Supreme Court Decides Lomax v. Ortiz-Marquez

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On June 8, 2020, the Supreme Court decided Lomax v. Ortiz-Marquez, No. 18-8369, holding that the Prison Litigation Reform Act of 1995 (PLRA) prevents a prisoner who has had at least three lawsuits dismissed because they were frivolous, malicious, or failed to state a claim upon which relief could be granted from bringing another suit without paying the requisite filing fee, regardless of whether the prior dismissals were with or without prejudice.

The PLRA precludes a prisoner from suing without paying a filing fee (otherwise known as proceeding in forma pauperis or “IFP”) if any court has previously dismissed three or more of his or her suits as frivolous or malicious or because they failed to state a claim upon which relief could be granted. See 28 U.S.C. § 1915(g).

A Colorado prison inmate had three prior lawsuits against corrections officers, prosecutors, and judges dismissed. Each was dismissed for failure to state a claim, but only one was dismissed with prejudice. The prisoner filed a new lawsuit and asked to proceed IFP under § 1915(g), but the district court denied the prisoner’s request because of the dismissals of his three prior lawsuits for failure to state a claim. The Tenth Circuit Court of Appeals upheld the district court’s decision that § 1915(g) precluded the inmate from proceeding IFP even though two of the three earlier dismissals were without prejudice.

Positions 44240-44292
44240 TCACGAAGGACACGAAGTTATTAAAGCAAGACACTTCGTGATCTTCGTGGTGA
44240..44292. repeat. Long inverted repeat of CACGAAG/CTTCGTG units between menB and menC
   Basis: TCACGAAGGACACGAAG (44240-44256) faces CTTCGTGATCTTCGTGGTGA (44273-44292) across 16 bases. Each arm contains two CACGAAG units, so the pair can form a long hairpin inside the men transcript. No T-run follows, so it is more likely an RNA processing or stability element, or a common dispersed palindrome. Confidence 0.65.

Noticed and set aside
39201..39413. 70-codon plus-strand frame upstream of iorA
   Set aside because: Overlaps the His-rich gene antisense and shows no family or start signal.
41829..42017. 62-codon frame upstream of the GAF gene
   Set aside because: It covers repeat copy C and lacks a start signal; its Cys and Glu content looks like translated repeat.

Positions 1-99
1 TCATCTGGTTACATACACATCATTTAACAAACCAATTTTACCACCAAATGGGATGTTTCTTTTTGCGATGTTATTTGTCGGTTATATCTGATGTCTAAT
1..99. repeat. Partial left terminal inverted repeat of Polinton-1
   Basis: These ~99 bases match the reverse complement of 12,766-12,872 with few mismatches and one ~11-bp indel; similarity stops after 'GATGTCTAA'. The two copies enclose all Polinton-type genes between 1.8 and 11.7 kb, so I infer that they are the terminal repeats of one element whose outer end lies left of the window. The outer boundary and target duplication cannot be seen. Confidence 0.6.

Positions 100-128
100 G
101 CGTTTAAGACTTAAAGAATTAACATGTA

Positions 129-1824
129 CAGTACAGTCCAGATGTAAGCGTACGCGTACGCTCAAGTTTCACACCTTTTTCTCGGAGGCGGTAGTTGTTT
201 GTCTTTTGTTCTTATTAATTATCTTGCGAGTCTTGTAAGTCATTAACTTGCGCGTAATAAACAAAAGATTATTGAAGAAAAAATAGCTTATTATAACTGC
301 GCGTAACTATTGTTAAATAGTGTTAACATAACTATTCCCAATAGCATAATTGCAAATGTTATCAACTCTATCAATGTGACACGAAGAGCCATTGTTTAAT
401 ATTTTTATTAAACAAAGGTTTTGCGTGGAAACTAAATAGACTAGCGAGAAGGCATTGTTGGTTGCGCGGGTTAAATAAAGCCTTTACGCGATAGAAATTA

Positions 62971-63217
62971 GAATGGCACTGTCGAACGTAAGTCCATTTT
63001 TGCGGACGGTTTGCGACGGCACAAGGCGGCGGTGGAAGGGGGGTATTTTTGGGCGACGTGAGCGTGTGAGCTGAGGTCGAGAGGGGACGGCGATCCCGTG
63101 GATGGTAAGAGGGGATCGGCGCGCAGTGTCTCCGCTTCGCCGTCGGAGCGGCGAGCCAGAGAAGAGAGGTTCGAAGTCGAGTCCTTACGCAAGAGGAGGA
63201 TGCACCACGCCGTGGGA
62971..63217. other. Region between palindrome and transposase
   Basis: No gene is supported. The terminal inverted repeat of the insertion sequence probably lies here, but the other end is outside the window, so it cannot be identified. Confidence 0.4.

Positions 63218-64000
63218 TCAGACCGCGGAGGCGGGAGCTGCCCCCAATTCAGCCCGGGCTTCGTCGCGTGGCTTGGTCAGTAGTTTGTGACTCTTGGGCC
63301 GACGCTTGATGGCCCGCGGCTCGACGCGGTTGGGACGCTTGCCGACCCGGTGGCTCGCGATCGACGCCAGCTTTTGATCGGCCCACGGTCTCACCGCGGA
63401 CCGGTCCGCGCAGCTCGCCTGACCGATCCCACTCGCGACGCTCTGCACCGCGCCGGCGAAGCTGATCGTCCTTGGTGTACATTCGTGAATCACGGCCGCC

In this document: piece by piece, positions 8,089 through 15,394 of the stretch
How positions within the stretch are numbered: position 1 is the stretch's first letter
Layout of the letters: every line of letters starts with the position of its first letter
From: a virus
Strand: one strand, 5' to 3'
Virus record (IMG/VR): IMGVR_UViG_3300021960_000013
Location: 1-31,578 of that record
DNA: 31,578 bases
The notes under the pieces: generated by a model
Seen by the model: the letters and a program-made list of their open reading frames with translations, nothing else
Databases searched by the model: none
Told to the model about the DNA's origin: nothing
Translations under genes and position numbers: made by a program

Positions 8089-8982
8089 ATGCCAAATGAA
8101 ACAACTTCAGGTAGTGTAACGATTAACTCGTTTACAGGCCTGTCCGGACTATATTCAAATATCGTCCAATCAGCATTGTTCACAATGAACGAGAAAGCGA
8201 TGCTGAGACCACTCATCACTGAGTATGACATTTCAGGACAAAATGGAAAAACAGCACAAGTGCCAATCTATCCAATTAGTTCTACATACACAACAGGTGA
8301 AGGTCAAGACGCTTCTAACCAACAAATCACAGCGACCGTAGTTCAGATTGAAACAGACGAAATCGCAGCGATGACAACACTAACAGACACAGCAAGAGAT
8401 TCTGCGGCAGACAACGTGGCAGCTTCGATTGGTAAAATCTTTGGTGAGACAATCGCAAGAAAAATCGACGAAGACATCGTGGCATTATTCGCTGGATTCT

The Supreme Court affirmed. The Court held that any dismissal premised on frivolousness, maliciousness, or failure to state a claim for which relief may be granted satisfies § 1915(g)’s requirements, regardless of whether the dismissal is with prejudice. In so doing, the Court rejected the inmate’s request to read into § 1915(g) a requirement that the prior dismissals be with prejudice based on Federal Rule of Civil Procedure 41(b), and it confirmed that courts have authority under the PLRA to dismiss suits with or without prejudice.

Justice Kagan announced the judgment of the unanimous Court in which Chief Justice Roberts and Justices Ginsburg, Breyer, Alito, Sotomayor, Gorsuch, and Kavanaugh joined, and in which Justice Thomas joined as to all but footnote 4.

DISCLAIMER: Because of the generality of this update, the information provided herein may not be applicable in all situations and should not be acted upon without specific legal advice based on particular situations.

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